Searching for the Soviet Dream: Prosperity and Disillusionment on the Soviet Seattle Agricultural Commune, 1922-1927
In 1922 a group of Americans moved from the Pacific Northwest to Soviet Russia to settle an agricultural commune they called Seattle. The Seattle Commune was one among many enterprises founded by foreign sympathizers in the new Soviet republic. All these communes faced obstacles and most collapsed by the end of the decade. In contrast, Seattle persisted as a commune, lasting from 1939 to 1991 as a collective farm. Scholars have argued that the success of foreign communes hinged on their members' ideological commitment to the Soviet cause. Using correspondence, archival documents, and journalistic accounts from the United States and Russia, this case study of the Seattle Commune's early years argues that material factors mattered as much as ideology for the survival of Soviet agricultural communes. Commune members wanted to build a communist future but also envisioned prosperity for themselves and their communities as an element of this future.
The paper analyzes the characteristics of perception of creativity E. Le Roy Ladurie in the USSR and Russia. Pathways of information was the academic medievalists reviews, reviews of professional critics of bourgeois historiography, abstract journals and collections. During the perestroika years the popularity of Le Roy Ladurie has increased significantly, but the introduction to his work was limited by methodological declarations, not research monographs.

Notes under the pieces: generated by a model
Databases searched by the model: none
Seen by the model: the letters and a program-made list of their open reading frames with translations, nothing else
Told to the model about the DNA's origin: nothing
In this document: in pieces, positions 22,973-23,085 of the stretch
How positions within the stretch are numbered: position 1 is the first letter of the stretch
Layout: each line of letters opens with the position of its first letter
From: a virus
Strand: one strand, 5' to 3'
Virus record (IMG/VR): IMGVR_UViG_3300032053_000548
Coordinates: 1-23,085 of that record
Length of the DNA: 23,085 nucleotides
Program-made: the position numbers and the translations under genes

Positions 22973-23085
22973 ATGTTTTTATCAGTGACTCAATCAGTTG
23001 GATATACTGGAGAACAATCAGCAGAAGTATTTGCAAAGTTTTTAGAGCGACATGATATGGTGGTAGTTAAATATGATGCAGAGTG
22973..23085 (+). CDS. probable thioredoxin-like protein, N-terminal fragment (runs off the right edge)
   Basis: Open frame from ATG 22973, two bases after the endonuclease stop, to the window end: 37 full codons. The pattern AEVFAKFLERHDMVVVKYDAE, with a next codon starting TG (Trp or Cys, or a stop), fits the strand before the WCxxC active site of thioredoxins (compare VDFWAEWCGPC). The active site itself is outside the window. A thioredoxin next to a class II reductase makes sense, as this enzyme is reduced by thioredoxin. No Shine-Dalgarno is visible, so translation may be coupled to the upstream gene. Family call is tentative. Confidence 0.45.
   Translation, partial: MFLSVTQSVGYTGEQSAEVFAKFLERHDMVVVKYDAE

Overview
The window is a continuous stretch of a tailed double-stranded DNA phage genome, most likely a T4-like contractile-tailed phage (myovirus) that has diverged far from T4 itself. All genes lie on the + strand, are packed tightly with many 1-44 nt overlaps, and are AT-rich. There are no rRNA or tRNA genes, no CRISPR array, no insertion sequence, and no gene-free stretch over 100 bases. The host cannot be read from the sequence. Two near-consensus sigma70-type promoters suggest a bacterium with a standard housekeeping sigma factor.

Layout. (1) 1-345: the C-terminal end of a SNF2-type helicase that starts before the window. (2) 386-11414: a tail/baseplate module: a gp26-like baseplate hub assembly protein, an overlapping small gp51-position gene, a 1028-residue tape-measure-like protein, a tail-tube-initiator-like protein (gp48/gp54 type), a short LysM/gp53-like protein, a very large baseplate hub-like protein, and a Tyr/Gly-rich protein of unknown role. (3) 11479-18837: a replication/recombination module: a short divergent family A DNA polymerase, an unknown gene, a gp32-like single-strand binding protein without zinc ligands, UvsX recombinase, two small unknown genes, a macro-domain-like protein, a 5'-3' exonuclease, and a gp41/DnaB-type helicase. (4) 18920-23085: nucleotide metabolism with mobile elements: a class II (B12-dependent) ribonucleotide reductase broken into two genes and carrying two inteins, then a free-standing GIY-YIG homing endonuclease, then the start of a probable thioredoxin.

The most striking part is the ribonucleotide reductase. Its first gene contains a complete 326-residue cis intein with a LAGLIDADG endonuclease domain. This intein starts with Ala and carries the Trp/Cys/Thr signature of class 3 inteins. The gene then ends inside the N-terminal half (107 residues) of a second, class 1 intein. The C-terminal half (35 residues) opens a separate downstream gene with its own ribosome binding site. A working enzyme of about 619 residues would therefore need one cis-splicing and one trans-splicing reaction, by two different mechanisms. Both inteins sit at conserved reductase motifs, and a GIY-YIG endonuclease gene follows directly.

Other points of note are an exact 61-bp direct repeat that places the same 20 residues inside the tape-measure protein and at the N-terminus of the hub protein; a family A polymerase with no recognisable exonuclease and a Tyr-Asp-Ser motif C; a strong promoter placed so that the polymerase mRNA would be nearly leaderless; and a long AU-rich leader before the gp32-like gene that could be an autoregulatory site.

Collection of articles dedicated to the activities of the outstanding French historian E. Le Roy Ladurie. The various aspects of his multifaceted work: historical anthropology, the history of climate, cliometrics, economic history, history of the peasantry, visual anthropology, etc., and especially the perception of his work by the teaching community of different countries.
This article consists of a series of short essays dedicated to a certain chapter of the 'popular' socioeconomic history (with a particular focus on the institutional development problems) of the former East Prussia from the Antiquity to present days. The authors tackle the issues of the economic history of amber, the role of the Hanse in the development of medieval trade, the QWERTY-effects in rail rack standards, and the peculiarities of the development of the Kaliningrad region in the post-Soviet period.
The article describes the evolution of the accounting knowledge from the simple registration technique to economic and social institution, in medieval Italy. It is shown that the institutionalization of accounting was completed to the XIV century, when it became a system of codified technical standards, scholar discipline and professional field. Examined the interrelations of this process with a business environment, political, social, economic and cultural factors of Italy by the XII-XVI centuries.